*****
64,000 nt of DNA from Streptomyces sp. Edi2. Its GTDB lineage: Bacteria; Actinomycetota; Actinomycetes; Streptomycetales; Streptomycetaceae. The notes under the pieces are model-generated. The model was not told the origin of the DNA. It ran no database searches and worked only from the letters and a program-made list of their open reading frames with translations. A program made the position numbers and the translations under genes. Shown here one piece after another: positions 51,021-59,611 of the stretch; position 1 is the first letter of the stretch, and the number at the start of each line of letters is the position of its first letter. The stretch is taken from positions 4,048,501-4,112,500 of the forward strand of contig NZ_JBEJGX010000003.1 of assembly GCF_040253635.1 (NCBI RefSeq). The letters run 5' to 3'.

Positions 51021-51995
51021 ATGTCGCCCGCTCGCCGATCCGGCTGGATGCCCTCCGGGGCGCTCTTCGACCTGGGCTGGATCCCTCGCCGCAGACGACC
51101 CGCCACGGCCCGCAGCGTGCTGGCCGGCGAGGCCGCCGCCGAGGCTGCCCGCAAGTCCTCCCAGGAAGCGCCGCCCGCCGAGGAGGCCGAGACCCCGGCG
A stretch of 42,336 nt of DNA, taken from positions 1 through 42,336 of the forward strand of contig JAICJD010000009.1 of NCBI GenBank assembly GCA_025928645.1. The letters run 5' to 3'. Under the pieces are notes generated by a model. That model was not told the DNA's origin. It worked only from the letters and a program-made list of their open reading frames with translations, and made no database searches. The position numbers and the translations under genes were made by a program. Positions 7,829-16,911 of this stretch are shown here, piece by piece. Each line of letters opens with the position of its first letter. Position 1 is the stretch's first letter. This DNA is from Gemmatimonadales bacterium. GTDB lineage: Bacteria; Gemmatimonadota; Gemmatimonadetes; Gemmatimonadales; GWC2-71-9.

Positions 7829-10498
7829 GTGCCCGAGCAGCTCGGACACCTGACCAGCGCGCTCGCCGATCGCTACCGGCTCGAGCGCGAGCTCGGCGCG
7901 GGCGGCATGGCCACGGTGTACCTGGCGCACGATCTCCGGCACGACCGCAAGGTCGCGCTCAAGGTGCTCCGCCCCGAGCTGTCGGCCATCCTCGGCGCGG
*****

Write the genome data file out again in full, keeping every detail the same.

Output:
64,000 nt of DNA from Streptomyces sp. Edi2. Its GTDB lineage: Bacteria; Actinomycetota; Actinomycetes; Streptomycetales; Streptomycetaceae. The notes under the pieces are model-generated. The model was not told the origin of the DNA. It ran no database searches and worked only from the letters and a program-made list of their open reading frames with translations. A program made the position numbers and the translations under genes. Shown here one piece after another: positions 51,021-59,611 of the stretch; position 1 is the first letter of the stretch, and the number at the start of each line of letters is the position of its first letter. The stretch is taken from positions 4,048,501-4,112,500 of the forward strand of contig NZ_JBEJGX010000003.1 of assembly GCF_040253635.1 (NCBI RefSeq). The letters run 5' to 3'.

Positions 51021-51995
51021 ATGTCGCCCGCTCGCCGATCCGGCTGGATGCCCTCCGGGGCGCTCTTCGACCTGGGCTGGATCCCTCGCCGCAGACGACC
51101 CGCCACGGCCCGCAGCGTGCTGGCCGGCGAGGCCGCCGCCGAGGCTGCCCGCAAGTCCTCCCAGGAAGCGCCGCCCGCCGAGGAGGCCGAGACCCCGGCG
A stretch of 42,336 nt of DNA, taken from positions 1 through 42,336 of the forward strand of contig JAICJD010000009.1 of NCBI GenBank assembly GCA_025928645.1. The letters run 5' to 3'. Under the pieces are notes generated by a model. That model was not told the DNA's origin. It worked only from the letters and a program-made list of their open reading frames with translations, and made no database searches. The position numbers and the translations under genes were made by a program. Positions 7,829-16,911 of this stretch are shown here, piece by piece. Each line of letters opens with the position of its first letter. Position 1 is the stretch's first letter. This DNA is from Gemmatimonadales bacterium. GTDB lineage: Bacteria; Gemmatimonadota; Gemmatimonadetes; Gemmatimonadales; GWC2-71-9.

Positions 7829-10498
7829 GTGCCCGAGCAGCTCGGACACCTGACCAGCGCGCTCGCCGATCGCTACCGGCTCGAGCGCGAGCTCGGCGCG
7901 GGCGGCATGGCCACGGTGTACCTGGCGCACGATCTCCGGCACGACCGCAAGGTCGCGCTCAAGGTGCTCCGCCCCGAGCTGTCGGCCATCCTCGGCGCGG